As for you, you meant evil against me, but God meant it for good in order to bring about this present result, to preserve many people alive.
Joseph was rescued, sold into slavery, and eventually took on a prestigious position under the pharaoh. None of this was by accident. Scripture is clear that God had a plan and that plan was good.
And we know that God causes all things to work together for good to those who love God, to those who are called according to His purpose.
While Joseph’s brothers were free in the choices they made and the actions they took, they only made these choices because God had decreed it to be so. God is always in charge. Sometimes he actively takes part in an event such as the destruction of Sodom and Gomorrah whereas most times, He allows man to freely make decisions and choices. However, even when left to freely make decisions, they are always within the constraints of God’s sovereign plan and purpose.
Ask congregation if they believe God’s sovereignty is limited in any way.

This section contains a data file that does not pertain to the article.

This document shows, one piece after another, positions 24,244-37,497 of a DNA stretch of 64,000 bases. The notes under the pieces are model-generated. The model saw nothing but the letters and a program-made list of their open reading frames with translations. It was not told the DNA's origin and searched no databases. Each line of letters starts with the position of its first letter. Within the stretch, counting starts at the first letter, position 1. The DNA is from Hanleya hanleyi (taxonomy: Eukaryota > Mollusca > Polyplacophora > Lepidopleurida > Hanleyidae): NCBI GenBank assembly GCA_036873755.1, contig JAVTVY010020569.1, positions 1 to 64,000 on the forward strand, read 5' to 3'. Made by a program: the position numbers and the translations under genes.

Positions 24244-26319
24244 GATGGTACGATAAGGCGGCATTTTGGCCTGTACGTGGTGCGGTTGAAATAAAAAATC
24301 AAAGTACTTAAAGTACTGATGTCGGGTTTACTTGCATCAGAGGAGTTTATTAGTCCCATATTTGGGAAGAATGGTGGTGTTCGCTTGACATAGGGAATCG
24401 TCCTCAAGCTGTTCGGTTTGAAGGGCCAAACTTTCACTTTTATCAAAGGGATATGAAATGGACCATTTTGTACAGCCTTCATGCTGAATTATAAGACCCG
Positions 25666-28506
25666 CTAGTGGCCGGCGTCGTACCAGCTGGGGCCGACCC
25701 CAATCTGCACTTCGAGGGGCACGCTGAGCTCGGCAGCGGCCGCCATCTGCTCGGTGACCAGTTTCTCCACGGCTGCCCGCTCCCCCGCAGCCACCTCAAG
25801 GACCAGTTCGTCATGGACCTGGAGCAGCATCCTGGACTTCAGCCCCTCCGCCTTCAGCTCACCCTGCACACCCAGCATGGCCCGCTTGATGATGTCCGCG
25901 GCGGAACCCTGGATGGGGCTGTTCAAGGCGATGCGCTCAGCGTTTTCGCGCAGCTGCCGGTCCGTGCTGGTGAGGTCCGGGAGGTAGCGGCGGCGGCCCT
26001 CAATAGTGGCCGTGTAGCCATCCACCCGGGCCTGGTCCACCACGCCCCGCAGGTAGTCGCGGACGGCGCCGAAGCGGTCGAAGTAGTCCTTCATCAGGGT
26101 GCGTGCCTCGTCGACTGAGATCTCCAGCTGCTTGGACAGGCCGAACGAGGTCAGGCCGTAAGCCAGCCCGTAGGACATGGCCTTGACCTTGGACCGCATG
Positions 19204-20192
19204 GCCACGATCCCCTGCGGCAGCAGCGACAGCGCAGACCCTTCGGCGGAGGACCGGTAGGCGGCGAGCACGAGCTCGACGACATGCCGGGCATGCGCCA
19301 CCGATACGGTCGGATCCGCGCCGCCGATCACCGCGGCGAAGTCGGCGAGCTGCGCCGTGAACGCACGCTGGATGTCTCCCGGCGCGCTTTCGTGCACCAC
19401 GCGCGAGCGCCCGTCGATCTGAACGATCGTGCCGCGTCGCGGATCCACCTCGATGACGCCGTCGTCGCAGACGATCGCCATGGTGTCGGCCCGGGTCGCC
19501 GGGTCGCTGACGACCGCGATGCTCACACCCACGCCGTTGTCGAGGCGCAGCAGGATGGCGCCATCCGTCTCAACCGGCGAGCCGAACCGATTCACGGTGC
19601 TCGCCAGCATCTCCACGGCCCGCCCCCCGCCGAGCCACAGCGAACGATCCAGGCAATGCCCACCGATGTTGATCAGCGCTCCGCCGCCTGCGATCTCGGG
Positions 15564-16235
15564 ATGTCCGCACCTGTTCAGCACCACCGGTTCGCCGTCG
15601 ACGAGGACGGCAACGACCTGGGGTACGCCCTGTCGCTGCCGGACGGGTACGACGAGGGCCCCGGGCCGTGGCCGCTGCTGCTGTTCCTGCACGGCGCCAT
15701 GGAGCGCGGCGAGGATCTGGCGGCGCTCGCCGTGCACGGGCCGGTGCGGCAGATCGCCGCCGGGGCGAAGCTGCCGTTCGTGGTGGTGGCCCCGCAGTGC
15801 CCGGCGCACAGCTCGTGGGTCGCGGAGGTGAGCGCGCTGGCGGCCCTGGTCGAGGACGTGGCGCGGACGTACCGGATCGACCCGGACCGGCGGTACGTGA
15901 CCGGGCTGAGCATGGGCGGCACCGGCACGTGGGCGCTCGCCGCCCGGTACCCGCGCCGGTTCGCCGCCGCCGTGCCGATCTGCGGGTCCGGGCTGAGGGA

Ask congregation if they believe God’s sovereignty is limited in salvation.
A.W. Pink, The Sovereignty of God
To argue that God is "trying His best" to save all mankind, but that the vast majority of men will not let Him save them, is to imply that the will of the Creator is impotent, and that the will of the creature is omnipotent.
and as many as had been appointed to eternal life believed.
While I firmly believe salvation falls under the sovereign decrees of God, I don’t intend on getting into a lesson on God’s Election tonight. While it is true that only those whom God has called unto Himself will respond to the call of Christ, I want to focus on those whom He does not call unto Himself. Are these men condemned because of God? Should they be given a free pass? Can they possibly be guilty if they were never given a fair chance or opportunity? No, no, and yes!
While they are indeed condemned, it is certainly not because of God. These men will never choose Christ because God has ordained that they will not but this does not mean God is responsible. Each man is still held accountable for his actions as we saw earlier in the cases of the crucifixion as well as Joseph. There is no free pass to be given because each man is guilty to begin with. The term used to describe man’s responsibility despite God’s sovereignty is compatibilism.
The person who sins will die The son will not bear the punishment for the father's iniquity, nor will the father bear the punishment for the son's iniquity; the righteousness of the righteous will be upon himself, and the wickedness of the wicked will be upon himself.